I’m signing in from a slightly out-of-reach branch of a certain chain bookstore, which is a little disconcerting given I’m so used to going to the large versions of this particular franchise, in highly populated or at least quite affluent areas of the state of Illinois. Until about five whole minutes from arriving here, there wasn’t even a café barista to be seen, and the entire ambience of this place is just sort of darker and sadder than what I’m accustomed to. Oh well.
I went out of the way to this branch because, on a whim, I decided it’d be a good idea to purchase a new book by the best friend of an author I quite like, and strangely (but I suppose awesomely enough for her friend) it is out of stock in many a location near me, including the store ten minutes away from my house. (This book, by the way, which I’ll plug before I even read, is called Good Enough to Eat. Hopefully, it will be Good Enough to Justify Witnessing the Unimpressiveness that is This Bookstore.) I reserved it in store and am not so surprised it is in stock here, as I don’t think I’d spend any amount of time here even if I lived in this area. I thought it would be a good motivator to make myself productive by forcing myself to write here, and surprisingly, the fact that this particular branch is a bit of a sad place may actually benefit my work ethic. I don’t want to be here, and my only obligation prior to leaving other than purchasing the book is to finish today’s post.
So anyway, today’s post is a little less emotionally heavy than the two from yesterday detailing my mother’s side of my hospitalization. I thought we could use, after such a strong blast from the past, a little more present-day attention, so I figured now is an appropriate time to discuss the excitement that’s occurred in the past week or so. Though in retrospect, it is a long post, so it too will be divided into sections for readability.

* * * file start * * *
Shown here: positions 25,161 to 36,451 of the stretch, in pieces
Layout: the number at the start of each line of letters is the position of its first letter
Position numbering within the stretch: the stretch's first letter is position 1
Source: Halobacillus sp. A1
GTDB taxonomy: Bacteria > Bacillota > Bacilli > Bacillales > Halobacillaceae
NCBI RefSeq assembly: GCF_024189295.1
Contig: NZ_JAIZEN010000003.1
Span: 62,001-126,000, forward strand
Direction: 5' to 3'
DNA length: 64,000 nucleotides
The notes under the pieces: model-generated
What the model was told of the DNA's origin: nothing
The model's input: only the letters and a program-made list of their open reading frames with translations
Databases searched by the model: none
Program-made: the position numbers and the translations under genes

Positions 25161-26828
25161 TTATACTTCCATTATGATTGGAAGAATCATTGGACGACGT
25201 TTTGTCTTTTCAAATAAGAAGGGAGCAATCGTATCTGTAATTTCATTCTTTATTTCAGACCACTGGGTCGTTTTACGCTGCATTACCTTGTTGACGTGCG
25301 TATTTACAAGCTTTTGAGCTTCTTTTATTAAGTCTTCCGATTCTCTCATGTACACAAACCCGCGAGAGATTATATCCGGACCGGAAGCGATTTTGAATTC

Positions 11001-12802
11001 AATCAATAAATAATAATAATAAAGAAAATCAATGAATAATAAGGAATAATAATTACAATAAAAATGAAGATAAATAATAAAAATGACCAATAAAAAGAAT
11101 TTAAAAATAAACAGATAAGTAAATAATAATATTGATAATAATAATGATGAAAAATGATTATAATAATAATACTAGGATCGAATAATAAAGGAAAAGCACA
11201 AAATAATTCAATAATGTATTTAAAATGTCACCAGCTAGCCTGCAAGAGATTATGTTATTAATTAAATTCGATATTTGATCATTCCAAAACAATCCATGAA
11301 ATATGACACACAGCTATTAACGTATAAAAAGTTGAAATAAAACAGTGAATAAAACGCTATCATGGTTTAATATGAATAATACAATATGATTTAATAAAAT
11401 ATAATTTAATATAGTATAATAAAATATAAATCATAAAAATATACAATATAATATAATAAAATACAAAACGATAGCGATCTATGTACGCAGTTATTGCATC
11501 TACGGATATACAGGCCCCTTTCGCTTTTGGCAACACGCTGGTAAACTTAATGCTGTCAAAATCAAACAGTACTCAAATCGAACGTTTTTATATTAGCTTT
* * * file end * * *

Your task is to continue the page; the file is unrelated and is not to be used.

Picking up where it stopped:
Exactly a week from today, I went back to the University of Chicago Medical Center to be photographed for both the article that is still in progress for the patient story feature in the a future issue of The Forefront, and a print ad (which I’m not sure exactly where it is going to be publicized). The photo shoot took place at the university’s gym, where I got to pose like a weird laughing gym rat — so, psst, if you do come across this advertisement, don’t be fooled; I do laugh at the gym, but only when my trainer has said something really funny. I do not, however, “giggle” (as the photographer requested) as I lift weights. But for the sake of ad merriment, I hammed it up, to the curious sidelong glances of all the students who were lucky enough to schedule their morning workouts alongside my glamorous shoot. (So, if you’re coincidentally one of those University of Chicago students who caught me in your gym, that’s what that was about, and sorry to disturb.) Think of it as the same concept as those smiling demonstrators in exercise videos, I guess.
After “modeling” in the gym, we headed over to a research lab-type building in the Medical Center to prep for the filming part. This is where it became truly interesting and also challenging! But about that in a second.
When I arrived, the catered breakfast food was still out for what I assume was the crew, there early to set up. I went straight to the food, as it was still pretty early on in the day and I’d rushed out of the door at 7.45 that day with just two thin pieces of toast. As I collected some food, some guy walked up to me and asked, “Do you recognize me?”
I regarded him for a second or two and replied, “Greg?”
Yes, indeed. “Wow! What are you doing here?” I asked.
Apparently he works in film now, and he was there as part of the crew. (I didn’t catch what his role was, so he very well could have been lying, wink, wink.) “I haven’t seen you since eighth grade when my basketball team came to play at your school and you were a cheerleader.”
Dude, it is a small world. I actually had no recollection of that, but it sounded true enough. (By the way, I wasn’t really a cheerleader; I was on spirit squad. The difference being spirit squad focusing on dance and being way cooler than the cheerleading squad, in which I had no interest.) I do know that our middle schools were athletic rivals (I had moved after sixth grade and switched loyalties — but only for junior high, as I deeply preferred the ambience of his high school and spent half my time with friends there when I could), and I had tried to convince the unsportsmanlike members of my squad to stop shaking their poms during the other team’s free throws, to catty accusations of favoring the other team.